Blessed are those who hunger and thirst.
On March 4th, PUC students fasted for a day in response to the incredible devastation suffered in Honduras in the wake of the tremendous hurricane that hammered the country last year. Their project, entitled "Let-it-Growl," set out to raise money for the hurricane victims. However, for many it helped to create an awareness of this disaster, as well as to establish the role of Christians as active ministers in a world of suffering.
When hurricane Mitch hit the Central American country of Honduras last November, the death toll reached into the thousands and is growing every day as the waters recede and more bodies are discovered. Homes, neighborhoods, and entire cities were destroyed in the hurricane's floods and mudslides. Seventy percent of the nation's agricultural sector was destroyed by water, as well as seventy percent of its roads, bridges, and water supplies. Millions have been left without food, water, shelter, or medical resources, and the problem is only exacerbated by the fact that Honduras' major population centers are cut off from both Pacific and Caribbean ports. Many regions are still only accessible by air.
Against such a backdrop of devastation, PUC students began to search for some way to join those around the world sending help to Honduras. After much brainstorming, Janis Chang, the student association's president, with the help of Rita Hoshino, assistant dean of students, struck upon "Let-it-Growl," an opportunity for even the most financially-strapped students to contribute.
For 24 hours, 75 students went without food, while faculty members and their fellow students sponsored their fast. They wore bracelets around the campus that identified them as fasters. The bracelets also won them access to drinks that were donated by the Dining Commons. So with juice and encouragement, the campus sustained the hungry students through the rigors of their school day. The fast concluded with a special song service in the school's fireside room and a lesson that tied their period of physical hunger with the spiritual hunger described in scriptures. More than $1,760 was raised to help the millions of hurricane victims.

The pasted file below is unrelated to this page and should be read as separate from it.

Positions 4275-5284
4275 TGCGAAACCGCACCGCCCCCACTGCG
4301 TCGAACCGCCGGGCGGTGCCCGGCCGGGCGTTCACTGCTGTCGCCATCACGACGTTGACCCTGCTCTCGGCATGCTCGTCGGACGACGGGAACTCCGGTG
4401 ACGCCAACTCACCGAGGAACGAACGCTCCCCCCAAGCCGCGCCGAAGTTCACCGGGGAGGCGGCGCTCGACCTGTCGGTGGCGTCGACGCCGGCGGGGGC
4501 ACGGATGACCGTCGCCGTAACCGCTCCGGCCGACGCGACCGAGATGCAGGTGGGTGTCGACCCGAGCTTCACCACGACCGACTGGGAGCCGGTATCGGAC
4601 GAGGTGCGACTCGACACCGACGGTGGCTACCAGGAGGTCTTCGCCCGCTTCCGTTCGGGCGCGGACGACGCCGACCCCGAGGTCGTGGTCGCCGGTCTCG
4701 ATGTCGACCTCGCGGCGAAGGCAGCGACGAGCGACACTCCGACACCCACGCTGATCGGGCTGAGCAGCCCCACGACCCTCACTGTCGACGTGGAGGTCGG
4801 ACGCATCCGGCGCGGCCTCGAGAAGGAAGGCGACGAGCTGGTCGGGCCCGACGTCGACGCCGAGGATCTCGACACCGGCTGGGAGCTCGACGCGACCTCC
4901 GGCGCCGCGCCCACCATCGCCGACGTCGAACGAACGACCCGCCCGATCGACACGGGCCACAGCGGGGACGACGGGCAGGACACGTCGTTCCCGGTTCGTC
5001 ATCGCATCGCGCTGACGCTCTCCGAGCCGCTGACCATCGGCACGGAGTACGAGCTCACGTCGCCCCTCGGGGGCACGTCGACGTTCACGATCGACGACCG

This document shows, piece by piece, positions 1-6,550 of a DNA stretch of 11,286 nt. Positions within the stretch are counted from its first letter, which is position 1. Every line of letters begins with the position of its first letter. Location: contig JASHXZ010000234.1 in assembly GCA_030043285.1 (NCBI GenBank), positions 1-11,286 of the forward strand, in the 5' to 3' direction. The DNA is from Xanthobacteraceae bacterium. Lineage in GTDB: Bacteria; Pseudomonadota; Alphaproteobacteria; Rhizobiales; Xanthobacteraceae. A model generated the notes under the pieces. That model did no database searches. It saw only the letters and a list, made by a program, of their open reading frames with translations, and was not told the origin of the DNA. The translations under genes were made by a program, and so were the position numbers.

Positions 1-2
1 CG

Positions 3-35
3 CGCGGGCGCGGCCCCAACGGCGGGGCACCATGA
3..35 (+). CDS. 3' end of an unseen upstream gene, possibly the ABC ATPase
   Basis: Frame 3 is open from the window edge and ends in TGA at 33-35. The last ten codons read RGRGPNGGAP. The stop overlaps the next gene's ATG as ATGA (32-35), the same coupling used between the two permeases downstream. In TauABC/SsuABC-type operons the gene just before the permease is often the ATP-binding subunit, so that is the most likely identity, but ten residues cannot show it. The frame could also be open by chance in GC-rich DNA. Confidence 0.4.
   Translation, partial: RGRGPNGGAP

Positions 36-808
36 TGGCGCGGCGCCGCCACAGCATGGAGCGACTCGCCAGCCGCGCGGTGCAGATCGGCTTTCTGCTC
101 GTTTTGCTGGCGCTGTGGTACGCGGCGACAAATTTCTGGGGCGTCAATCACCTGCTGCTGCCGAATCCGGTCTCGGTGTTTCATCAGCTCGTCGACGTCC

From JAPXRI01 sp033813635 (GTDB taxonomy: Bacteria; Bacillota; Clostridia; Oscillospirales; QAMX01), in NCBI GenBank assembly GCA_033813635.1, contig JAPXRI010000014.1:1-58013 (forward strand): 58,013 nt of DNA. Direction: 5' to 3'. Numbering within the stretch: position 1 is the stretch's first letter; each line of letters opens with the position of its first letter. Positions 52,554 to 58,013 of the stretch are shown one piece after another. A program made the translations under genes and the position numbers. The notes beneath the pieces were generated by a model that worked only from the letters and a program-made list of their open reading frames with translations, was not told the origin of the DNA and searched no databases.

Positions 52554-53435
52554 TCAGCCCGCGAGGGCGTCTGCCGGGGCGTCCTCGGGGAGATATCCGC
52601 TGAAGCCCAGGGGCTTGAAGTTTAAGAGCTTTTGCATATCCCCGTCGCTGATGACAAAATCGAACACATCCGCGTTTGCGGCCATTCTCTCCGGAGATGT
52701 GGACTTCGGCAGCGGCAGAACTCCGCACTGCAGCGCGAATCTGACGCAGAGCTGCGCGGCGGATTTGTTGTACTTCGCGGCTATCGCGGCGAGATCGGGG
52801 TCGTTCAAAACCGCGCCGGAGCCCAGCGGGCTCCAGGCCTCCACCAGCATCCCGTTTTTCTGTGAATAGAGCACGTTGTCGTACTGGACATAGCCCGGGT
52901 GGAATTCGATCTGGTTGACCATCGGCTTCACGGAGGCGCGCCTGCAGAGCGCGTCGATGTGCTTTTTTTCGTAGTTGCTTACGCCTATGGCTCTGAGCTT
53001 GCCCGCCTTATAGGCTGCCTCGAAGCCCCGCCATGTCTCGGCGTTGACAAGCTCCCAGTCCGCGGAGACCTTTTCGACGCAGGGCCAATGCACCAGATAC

Although the need is vast in Honduras, Hoshino believes that everyone's effort makes a difference. "Our little money that we raised is a drop in the bucket for Honduras," she said, "but if everybody is putting drops in the bucket, eventually it will get full."
Hoshino also points out the value of the experience for the students involved. "When we're up here on this hill, we tend to focus in on ourselves. "Let-it-Growl" reminds us that we're part of a larger world and that we have an obligation as a part of a Christian community to reach out to that larger world."
Janis Chang also valued the experience. "We're so focused on our material things," she said, "but there is a lot that we can give up. When we look outside of ourselves, our problems and our worries go away."
Those who endured the day-and had raised more than $20 dollars-received a "Let-it Growl" T-shirt to commemorate the occasion. The shirts were decorated with the names of other sponsors of the program, such as Howell Mountain Enterprises, the Hemmerlin family, the PUC Church, and PUC's Public Relations office. The money raised by "Let-it-Growl" will go directly to the Adventist Development and Relief Agency (ADRA) in Honduras to help buy food, clothing, and building supplies. The awareness raised will remain with the students for life.
According to Janis Chang, "It's only a day of fasting, and people over there have to go through months and months with very little. We have to appreciate the things we have."
"Blessed are those who hunger and thirst after righteousness," the scriptures say, "for they shall be filled."